Ruminant Population Health

Research into bovine mastitis

Over the last 20 years, researchers at The University of Nottingham have made significant contributions to the diagnosis, treatment and control of mastitis in dairy cattle.

Our work has made a notable impact both nationally and internationally, reducing the occurrence of bovine mastitis and widespread antibiotic use, improving cows’ welfare and productivity, and saving the British dairy industry millions of pounds every year.

Spotlight projects

Dry period intramammary infections: the route to selective dry cow therapy

Our initial research identified the occurrence and importance of dry period intramammary infections (IMIs) in dairy cows – and we were the first to use molecular techniques to trace IMIs from the dry period through to lactation.

Subsequent research, funded by the Wellcome Trust, enabled us to clearly define ways of evaluating and reducing dry period infections, reducing cases of clinical and subclinical mastitis. These studies were the first to concurrently examine cow traits, farm facilities and herd management strategies which influence the incidence rate of mastitis in the dry period. For the first time, our results identified workable, non-antibiotic ways to reduce the impact of these infections.

Our research highlighted the importance of selecting appropriate dry cow treatments for individual cows, rather than whole herds. Alongside our earlier work on teat sealants, this has played a major role globally in the paradigm shift away from prophylactic antibiotic dry cow therapy. In fact, in the last 5 years, selective dry cow therapy has become the norm.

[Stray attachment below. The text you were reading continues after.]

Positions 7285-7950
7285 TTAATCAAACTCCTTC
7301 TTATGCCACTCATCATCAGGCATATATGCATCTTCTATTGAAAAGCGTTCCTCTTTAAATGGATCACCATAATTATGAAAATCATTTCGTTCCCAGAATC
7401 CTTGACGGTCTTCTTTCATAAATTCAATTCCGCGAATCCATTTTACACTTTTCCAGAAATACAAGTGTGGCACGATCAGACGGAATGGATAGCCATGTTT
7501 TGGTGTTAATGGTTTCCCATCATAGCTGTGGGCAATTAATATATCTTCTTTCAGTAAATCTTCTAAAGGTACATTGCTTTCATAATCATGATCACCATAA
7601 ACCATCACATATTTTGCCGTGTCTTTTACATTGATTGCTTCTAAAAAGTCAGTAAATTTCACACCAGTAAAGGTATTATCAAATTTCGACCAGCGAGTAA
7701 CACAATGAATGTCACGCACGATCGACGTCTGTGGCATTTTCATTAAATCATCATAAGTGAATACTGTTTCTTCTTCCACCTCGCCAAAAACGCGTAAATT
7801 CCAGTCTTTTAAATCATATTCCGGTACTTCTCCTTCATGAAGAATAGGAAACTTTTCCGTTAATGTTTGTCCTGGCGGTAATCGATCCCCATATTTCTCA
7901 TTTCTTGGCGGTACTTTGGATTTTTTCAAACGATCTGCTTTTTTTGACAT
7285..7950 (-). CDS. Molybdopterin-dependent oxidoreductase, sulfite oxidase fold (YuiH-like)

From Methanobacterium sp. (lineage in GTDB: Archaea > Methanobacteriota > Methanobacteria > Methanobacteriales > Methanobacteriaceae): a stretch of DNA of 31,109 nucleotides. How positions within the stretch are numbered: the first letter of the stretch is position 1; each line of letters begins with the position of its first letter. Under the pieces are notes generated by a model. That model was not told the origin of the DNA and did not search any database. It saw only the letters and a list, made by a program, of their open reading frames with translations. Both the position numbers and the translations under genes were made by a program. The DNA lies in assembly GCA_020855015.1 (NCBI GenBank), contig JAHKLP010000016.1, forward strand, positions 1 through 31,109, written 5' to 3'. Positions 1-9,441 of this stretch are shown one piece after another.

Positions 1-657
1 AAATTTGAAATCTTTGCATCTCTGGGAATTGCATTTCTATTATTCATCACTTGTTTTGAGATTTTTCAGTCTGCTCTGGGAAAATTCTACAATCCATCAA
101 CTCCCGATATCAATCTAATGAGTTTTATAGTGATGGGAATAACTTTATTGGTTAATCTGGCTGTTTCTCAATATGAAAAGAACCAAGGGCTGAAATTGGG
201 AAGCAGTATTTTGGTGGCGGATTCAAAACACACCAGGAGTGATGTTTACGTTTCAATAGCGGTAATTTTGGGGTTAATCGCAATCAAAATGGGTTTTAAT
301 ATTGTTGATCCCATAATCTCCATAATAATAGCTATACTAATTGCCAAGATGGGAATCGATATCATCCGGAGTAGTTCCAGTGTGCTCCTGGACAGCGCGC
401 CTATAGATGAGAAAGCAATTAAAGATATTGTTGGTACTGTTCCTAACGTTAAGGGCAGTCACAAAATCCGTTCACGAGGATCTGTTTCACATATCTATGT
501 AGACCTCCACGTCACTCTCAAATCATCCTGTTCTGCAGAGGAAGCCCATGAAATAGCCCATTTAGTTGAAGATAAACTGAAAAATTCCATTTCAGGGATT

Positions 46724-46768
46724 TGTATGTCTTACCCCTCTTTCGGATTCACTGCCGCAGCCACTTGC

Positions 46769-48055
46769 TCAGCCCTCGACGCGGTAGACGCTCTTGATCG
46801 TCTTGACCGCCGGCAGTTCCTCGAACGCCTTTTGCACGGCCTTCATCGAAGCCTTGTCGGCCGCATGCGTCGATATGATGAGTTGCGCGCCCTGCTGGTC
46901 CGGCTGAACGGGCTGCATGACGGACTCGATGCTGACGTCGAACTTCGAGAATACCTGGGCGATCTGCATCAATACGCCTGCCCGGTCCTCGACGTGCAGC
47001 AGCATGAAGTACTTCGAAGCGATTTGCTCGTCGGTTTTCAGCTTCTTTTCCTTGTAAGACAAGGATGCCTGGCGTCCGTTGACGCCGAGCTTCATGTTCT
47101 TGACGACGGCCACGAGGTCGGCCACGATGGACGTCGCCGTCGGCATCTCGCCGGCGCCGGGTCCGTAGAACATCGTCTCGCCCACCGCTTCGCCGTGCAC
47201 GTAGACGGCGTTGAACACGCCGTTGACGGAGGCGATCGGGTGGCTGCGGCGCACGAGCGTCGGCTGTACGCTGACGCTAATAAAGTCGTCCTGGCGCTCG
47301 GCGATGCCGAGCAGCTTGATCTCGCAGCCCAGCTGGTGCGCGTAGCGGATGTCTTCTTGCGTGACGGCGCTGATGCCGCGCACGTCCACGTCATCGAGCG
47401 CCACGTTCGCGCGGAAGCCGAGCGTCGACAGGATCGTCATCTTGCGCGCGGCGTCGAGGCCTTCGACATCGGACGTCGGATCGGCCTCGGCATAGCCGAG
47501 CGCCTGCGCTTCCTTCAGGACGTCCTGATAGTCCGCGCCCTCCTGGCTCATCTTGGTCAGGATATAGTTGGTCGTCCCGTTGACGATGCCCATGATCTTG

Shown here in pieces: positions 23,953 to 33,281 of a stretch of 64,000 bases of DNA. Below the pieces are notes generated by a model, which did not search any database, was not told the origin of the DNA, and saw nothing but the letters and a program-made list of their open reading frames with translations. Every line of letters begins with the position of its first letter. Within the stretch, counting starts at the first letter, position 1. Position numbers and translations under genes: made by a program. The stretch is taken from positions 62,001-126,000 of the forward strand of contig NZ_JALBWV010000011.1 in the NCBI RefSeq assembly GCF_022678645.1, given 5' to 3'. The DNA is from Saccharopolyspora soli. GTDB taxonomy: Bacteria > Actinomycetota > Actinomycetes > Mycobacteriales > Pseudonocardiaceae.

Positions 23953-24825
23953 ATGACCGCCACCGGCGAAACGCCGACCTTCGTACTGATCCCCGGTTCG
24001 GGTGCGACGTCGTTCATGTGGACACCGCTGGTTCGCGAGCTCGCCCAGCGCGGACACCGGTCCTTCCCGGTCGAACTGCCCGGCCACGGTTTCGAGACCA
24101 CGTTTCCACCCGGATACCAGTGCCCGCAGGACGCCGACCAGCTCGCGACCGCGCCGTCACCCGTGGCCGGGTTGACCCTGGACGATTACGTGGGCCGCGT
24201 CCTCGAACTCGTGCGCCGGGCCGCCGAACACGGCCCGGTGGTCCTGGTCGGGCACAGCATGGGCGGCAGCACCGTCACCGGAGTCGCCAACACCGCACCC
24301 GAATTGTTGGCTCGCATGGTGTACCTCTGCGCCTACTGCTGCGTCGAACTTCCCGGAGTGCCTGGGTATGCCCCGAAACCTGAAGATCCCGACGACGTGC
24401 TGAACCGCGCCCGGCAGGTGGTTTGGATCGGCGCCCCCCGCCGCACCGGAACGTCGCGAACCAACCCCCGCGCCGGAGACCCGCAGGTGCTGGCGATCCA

AHDB Dairy Mastitis Control Plan (DMCP)

Researchers here at The University of Nottingham designed, evaluated and implemented the Dairy Mastitis Control Plan (DMCP) nationwide, in partnership with Quality Milk Management Services Ltd and AHDB Dairy.

Work began back in 2005, with a carefully structured randomised controlled trial to identify the most beneficial interventions in various given farm circumstances. This new approach also included a novel strategy for evaluating farm infection patterns. Together, these elements were used to design and test the original DMCP, which resulted in a mean reduction in clinical and sub-clinical mastitis of 20% in just one year.

Following further research we refined the initial scheme. These changes helped users to deal with uncertainty about the efficacy of some management interventions and improved understanding of the transmission dynamics of particular pathogens.

To date, the control plan has been used on farms holding more than 20% of British dairy cows. Its uptake is continually increasing and has generated savings of around £5-10m per year for the British dairy industry.

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  • AHDB Dairy
  • Wellcome Trust
  • Innovate

Ruminant Population Health

School of Veterinary Medicine and Science
University of Nottingham
Sutton Bonington Campus
Leicestershire, LE12 5RD